2017’s Best Places to Raise a Family in Arizona
Moving your family to a new state is a challenge on its own. Moving them for all the right reasons is another. If you’re looking for cultural diversity, a strong economy and adventure for your clan, Arizona is the obvious choice.
This Southwestern state is the 11th most racially diverse. It also holds the record for having the largest share of its land designated for Indian reservations — about a quarter of the state — occupied by 22 federally recognized Native American nations. If better earning, employment or entrepreneurial opportunities are your priority, Arizona’s economy beats out those of 34 states and earns high marks in categories measuring, among others, GDP growth, share of fast-growing firms and share of high-tech jobs. And you won’t run out of fun options for family activities in the Grand Canyon State — the nickname says it all.
But some Arizona cities are more family-friendly than others. To determine the places in Arizona that are most suitable for putting down roots, WalletHub’s analysts compared the 65 cities in the state based on 21 key metrics. Our data set ranges from median family income to school-system quality to housing affordability. Read on for our findings, expert insight and advice on family matters, as well as our full methodology.
Best Places to Raise a Family in Arizona
‘Family Life & Fun’ Rank
‘Education, Health & Safety’ Rank
|3||Paradise Valley, AZ||69.13||35||3||6||17|
|7||Oro Valley, AZ||68.03||54||4||9||6|
|8||Catalina Foothills, AZ||67.57||24||26||11||15|
|9||Tanque Verde, AZ||67.29||44||31||16||3|
|11||Queen Creek, AZ||66.67||29||33||5||13|
|15||Fountain Hills, AZ||64.28||42||20||23||8|
|16||Sierra Vista, AZ||63.61||19||19||10||35|
|17||Sierra Vista Southeast, AZ||63.57||43||10||15||30|
|18||Casas Adobes, AZ||62.62||8||46||24||29|
|20||New River, AZ||61.66||63||49||4||7|
|21||Valencia West, AZ||60.68||14||50||21||37|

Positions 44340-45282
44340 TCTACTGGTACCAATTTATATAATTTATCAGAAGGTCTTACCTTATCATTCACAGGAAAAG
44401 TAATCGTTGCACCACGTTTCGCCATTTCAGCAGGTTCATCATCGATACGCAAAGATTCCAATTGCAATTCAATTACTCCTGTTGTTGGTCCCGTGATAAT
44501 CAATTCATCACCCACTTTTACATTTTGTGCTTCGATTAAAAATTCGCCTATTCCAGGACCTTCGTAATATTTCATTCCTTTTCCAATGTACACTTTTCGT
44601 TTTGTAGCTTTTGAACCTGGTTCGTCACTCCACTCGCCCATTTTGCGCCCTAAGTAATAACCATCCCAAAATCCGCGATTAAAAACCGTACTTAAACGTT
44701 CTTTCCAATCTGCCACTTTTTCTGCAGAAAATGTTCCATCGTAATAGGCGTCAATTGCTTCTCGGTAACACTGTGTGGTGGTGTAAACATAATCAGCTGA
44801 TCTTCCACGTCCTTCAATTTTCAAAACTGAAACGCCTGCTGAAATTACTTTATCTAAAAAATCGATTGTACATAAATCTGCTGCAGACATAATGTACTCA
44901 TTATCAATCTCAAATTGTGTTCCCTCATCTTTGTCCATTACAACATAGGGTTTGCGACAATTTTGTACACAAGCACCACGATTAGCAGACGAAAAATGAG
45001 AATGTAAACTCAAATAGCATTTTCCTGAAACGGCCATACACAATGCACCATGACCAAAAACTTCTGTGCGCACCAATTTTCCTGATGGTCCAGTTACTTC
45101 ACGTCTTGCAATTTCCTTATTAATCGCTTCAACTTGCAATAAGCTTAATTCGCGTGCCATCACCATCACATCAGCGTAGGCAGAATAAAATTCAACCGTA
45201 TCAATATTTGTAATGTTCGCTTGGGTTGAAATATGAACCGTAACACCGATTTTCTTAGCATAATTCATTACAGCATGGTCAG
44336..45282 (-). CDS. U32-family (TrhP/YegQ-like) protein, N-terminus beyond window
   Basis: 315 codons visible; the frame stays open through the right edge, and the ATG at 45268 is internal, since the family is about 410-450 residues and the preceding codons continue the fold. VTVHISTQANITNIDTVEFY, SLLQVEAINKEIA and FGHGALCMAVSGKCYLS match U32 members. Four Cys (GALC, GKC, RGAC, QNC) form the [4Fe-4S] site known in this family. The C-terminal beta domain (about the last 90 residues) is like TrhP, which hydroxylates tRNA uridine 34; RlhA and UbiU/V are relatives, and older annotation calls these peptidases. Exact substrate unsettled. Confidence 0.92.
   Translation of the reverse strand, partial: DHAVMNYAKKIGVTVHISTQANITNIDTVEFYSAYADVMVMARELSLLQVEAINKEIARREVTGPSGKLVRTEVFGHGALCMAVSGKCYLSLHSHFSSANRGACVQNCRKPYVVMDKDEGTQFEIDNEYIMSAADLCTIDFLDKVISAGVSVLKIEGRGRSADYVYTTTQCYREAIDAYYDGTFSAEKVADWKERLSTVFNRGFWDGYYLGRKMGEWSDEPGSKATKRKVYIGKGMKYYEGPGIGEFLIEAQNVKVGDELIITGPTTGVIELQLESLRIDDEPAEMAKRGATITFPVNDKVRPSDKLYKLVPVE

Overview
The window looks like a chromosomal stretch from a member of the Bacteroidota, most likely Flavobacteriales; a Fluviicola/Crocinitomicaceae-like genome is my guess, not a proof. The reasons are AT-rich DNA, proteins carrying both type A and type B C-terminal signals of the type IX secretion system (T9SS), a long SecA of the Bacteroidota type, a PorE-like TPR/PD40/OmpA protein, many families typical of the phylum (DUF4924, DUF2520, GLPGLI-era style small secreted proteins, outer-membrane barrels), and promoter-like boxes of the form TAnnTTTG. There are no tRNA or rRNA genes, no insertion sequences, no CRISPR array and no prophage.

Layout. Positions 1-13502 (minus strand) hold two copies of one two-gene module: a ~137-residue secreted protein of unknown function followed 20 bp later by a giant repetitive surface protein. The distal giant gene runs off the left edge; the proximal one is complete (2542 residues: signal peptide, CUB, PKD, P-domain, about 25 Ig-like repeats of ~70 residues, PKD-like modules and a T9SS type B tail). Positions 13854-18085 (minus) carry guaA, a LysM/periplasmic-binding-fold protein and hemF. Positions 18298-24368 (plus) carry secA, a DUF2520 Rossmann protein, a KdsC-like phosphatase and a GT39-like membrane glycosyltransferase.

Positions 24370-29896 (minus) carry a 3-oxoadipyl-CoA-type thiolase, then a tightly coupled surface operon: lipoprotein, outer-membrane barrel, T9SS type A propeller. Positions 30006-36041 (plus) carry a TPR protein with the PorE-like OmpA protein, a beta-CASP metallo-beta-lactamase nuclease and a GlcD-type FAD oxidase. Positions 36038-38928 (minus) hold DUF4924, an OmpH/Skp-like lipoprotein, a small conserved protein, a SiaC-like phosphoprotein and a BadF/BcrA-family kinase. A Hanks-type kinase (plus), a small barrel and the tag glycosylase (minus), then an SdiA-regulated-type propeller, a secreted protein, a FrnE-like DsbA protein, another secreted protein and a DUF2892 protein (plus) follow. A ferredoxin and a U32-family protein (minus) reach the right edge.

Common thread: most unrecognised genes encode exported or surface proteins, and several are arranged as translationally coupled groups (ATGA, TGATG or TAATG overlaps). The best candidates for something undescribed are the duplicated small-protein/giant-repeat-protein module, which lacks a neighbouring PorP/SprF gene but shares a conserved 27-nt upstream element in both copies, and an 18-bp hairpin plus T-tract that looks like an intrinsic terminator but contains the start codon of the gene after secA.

|25||Sun City West, AZ||58.68||64||37||32||2|
|28||Sun Lakes, AZ||56.52||61||65||38||1|
|29||Rio Rico, AZ||56.37||22||29||39||44|
|31||Green Valley, AZ||56.01||62||56||27||9|
|32||Fortuna Foothills, AZ||55.58||32||38||58||5|
|34||El Mirage, AZ||55.14||28||36||26||48|
|37||Lake Havasu City, AZ||54.10||47||16||59||28|
|38||Prescott Valley, AZ||53.75||55||23||53||25|
|41||Drexel Heights, AZ||53.10||9||63||36||56|
|43||San Tan Valley, AZ||52.30||50||61||33||31|
|44||Casa Grande, AZ||51.99||27||51||43||36|
|45||Verde Village, AZ||51.86||17||57||45||45|
|46||Sun City, AZ||51.72||65||58||34||14|
|49||Flowing Wells, AZ||50.88||5||53||41||62|
|50||Bullhead City, AZ||50.57||45||27||47||54|
|51||Tucson Estates, AZ||50.56||59||54||30||43|
|52||Show Low, AZ||50.12||52||28||49||46|
|53||Fort Mohave, AZ||49.68||58||41||46||38|
|54||Apache Junction, AZ||49.34||53||47||37||47|
|56||New Kingman-Butler, AZ||47.58||4||25||51||63|
|57||Chino Valley, AZ||47.32||60||39||55||34|
|60||San Luis, AZ||46.18||1||24||65||59|
|63||Camp Verde, AZ||43.71||56||35||60||55|
Ask the Experts
Families share a number of common priorities when choosing a new place to call home. With that in mind, we asked a panel of experts in fields such as family studies and public health to share their insight regarding the process of evaluating prospective Arizona cities on a family’s shortlist. Click on the experts’ profiles below to read their bios and their thoughts on the following key questions:
- What are some tips for young families looking for quality public schools and affordable housing in Arizona?
- How can local officials in Arizona make their cities more attractive to young families?
- Looking just within Arizona, to what degree is child development and a family’s quality of life influenced by the city they live in?
- Families should investigate the school’s commitment to “real” teaching, that is integrated curriculum, innovative project-based learning, field trips and teachers with experience and creativity.
- See how many teachers at a school have been there for a long time.
- They should also seek out schools that are diverse ethnically and linguistically. If the neighborhood school offers bilingual or dual-language education, that’s the best option. If not, there may be other schools in the same district that provide such a program (linked to deeper academic achievement, as well as bilingualism and biliteracy development).
- Sometimes a school’s library is a good measure of its attention to literacy. Families should visit the school and the library.
- Finally, try to gage how welcoming a school is to families, whether schools have a “no involvement” approach, or actually a role for parents on the school site and in the classroom.
- Develop city-school partnerships in a variety of areas (public spaces like parks and gardens, service-learning opportunities, e.g., soup kitchens, volunteer opportunities between schools and refugee families, etc.).